Noah Malewicz is the founder of Chunky Apps, an independent development studio of one. He is passionate about making fun, cartoony games for mobile devices and uses Corona SDK to accomplish this goal. His latest game, City Birds, was a Corona App of the Week in mid-October and Noah was featured as a guest on Corona Geek shortly thereafter.
After attending a NY-based Meetup, Noah was inspired to focus on adding polish to his game – starting with jazzing up the “Menu” screen. In his guest piece, he shares how he accomplished this task, along with offering tips for other indie developers.
Making your game look polished can take a lot of work. In this post, I will talk about an often overlooked part of your game – the “Menu Screen” – and what you can do to add a little life and excitement to it.
Revamping the Menu screen
Over the summer, I attended a Meetup in New York City conducted by Jesse Freeman from Microsoft entitled: “How to Successfully Polish Your Game.” He had many good insights and I’d like to share one of them with you that really took City Birds to the next level: polishing my Menu screen.
The basic idea is to get “movement” on your Menu screen. This could be anything from a blinking Start button to having the individual elements slide into position from offscreen. That movement or animation, even if it’s very minimal, has a big impact on the look and feel of the game.
Up until that particular Meetup, I had been working hard on my gameplay without really considering the Menu screen. I planned on showing the game logo with a big “PLAY” button and I figured that any other buttons I needed would somehow “fit in.”
After the event, I decided to completely redesign my Menu screen to fit the feel of the game. I pulled in one of the building images I was using in the game and put a birdcage, with a bird occupant, on the roof of it. This gives players a hint to the gameplay, where they will need to drag the birds into cages. I also carried the “city” theme into my Menu by making my buttons actual street signs that you would see in a city.
Bringing in the movement
I was happy with the look of the screen, so it was time to work on the movement. Using Corona’s transition library, I was able to easily make the street signs slide in from the left and the building slide in from the right. Voilà; instant action! Then for a little effect, I had the other two buttons on the bottom slide in last, just to stack the animation, so everything didn’t happen at once.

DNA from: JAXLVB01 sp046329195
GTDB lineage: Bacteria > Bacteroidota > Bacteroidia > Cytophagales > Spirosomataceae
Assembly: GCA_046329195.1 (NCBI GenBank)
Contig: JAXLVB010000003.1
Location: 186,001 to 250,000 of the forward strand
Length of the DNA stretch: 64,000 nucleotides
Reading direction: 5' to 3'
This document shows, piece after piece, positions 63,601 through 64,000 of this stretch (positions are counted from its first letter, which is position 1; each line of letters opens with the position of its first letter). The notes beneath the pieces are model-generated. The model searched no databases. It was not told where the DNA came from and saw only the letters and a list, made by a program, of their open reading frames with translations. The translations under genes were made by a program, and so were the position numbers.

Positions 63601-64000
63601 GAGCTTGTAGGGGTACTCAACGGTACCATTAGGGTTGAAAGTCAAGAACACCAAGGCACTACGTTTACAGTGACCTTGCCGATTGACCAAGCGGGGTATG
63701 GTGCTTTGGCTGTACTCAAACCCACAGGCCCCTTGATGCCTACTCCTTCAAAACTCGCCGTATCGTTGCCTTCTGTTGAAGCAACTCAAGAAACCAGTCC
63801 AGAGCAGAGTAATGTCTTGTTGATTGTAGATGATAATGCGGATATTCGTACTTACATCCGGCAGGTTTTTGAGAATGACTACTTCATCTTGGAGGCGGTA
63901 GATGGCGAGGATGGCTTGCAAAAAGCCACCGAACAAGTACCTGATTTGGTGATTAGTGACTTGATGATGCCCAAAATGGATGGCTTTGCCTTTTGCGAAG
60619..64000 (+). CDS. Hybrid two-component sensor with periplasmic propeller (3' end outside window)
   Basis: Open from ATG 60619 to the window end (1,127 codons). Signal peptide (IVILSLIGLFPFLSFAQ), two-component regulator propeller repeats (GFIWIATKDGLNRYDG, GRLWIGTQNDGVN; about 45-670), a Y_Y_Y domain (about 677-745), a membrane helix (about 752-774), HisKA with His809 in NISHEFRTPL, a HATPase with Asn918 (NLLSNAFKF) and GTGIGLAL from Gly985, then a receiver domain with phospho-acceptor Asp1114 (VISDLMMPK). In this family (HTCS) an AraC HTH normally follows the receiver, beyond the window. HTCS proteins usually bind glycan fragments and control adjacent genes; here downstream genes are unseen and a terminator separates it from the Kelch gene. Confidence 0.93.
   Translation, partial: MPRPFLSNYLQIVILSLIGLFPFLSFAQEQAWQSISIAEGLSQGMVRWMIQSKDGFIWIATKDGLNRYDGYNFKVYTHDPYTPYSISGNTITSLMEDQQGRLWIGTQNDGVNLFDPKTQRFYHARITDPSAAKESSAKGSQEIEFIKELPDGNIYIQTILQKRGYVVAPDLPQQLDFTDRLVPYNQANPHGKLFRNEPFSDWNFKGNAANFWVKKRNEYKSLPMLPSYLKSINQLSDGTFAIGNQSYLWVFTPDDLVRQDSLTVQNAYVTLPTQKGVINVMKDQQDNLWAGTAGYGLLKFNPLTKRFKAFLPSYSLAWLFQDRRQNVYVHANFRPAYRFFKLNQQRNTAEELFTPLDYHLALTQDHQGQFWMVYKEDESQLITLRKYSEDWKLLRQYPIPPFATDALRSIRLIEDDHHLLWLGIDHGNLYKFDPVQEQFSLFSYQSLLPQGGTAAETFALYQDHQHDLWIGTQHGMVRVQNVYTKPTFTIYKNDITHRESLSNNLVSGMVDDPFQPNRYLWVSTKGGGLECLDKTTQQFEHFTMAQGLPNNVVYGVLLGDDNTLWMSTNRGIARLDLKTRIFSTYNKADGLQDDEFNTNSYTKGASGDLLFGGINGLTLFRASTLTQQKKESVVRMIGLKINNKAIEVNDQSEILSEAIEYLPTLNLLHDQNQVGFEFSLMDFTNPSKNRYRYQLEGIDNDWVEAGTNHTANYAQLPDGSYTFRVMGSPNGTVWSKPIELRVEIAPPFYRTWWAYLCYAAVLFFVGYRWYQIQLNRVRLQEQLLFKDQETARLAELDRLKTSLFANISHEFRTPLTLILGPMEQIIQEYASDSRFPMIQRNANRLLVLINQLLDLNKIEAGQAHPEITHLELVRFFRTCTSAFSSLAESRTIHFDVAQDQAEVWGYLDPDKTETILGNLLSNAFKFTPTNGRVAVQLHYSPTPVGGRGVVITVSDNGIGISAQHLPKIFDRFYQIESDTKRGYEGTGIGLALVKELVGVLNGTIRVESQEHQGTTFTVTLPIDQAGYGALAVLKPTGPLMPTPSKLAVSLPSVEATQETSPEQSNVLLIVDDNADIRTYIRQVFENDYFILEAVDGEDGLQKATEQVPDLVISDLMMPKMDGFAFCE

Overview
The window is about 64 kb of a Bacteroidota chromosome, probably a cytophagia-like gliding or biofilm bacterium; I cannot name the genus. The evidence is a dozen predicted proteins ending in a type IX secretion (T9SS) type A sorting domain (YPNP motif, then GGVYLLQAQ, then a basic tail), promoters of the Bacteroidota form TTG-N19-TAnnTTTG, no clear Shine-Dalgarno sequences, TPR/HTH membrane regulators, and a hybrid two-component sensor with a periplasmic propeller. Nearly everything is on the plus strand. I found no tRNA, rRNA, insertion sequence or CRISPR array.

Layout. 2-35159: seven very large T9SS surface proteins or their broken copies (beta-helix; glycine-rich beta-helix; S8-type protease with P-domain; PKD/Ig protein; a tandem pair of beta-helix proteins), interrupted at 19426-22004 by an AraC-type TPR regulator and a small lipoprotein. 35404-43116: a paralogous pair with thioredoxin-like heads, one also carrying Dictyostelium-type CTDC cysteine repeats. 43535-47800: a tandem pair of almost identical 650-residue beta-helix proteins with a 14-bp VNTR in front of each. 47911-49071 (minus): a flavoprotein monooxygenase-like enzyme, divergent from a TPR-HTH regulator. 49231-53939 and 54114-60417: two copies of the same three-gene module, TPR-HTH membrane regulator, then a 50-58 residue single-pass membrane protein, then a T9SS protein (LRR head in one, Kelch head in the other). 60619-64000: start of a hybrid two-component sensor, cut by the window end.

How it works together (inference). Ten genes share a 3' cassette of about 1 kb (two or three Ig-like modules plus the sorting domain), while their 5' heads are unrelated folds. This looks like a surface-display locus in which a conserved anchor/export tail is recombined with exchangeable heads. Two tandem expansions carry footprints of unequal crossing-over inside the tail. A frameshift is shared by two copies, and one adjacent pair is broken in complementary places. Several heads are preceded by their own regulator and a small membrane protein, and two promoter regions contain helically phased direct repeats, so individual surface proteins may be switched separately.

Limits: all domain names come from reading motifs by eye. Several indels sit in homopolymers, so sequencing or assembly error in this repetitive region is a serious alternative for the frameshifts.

Once I was happy with the finished Menu screen, I wanted to up the ante a bit and thought: “What if the birds actually flew through the screen?” I already had the code to make them fly so why not try it here? Turns out, it looked really cool. The Menu screen had constant movement now and once the birds reached the end of the screen, they would reappear from the left again. It really brought the game to life.
Some final touches
Finally, I tried adding the whole in-game dragging mechanic to the birds on the Menu screen. While I liked it at first, I ultimately decided it was too much and took it out. I also wanted to create a 3D feel with some birds off in the distance that would fly behind the building, so the dragging just didn’t make sense.
The final touch I added may not be noticed by many but it’s still pretty cool. In City Birds, you can unlock more and more birds. I decided once you unlock a bird in the game, they would also unlock on the Menu screen. So once you unlock a bird or two, look closely and you should see your new friend flying happily about on the Menu screen with his pals.
All in all, I’m very happy with the way the final Menu screen came out – it’s much better than what I had originally planned. All this improvement came from just trying to get a little movement into my Menu screen. A good takeaway lesson is that you’re not finished after all the gameplay has been coded and the game is playing just right – don’t forget to make the wrapper look just as good as what you have on the inside.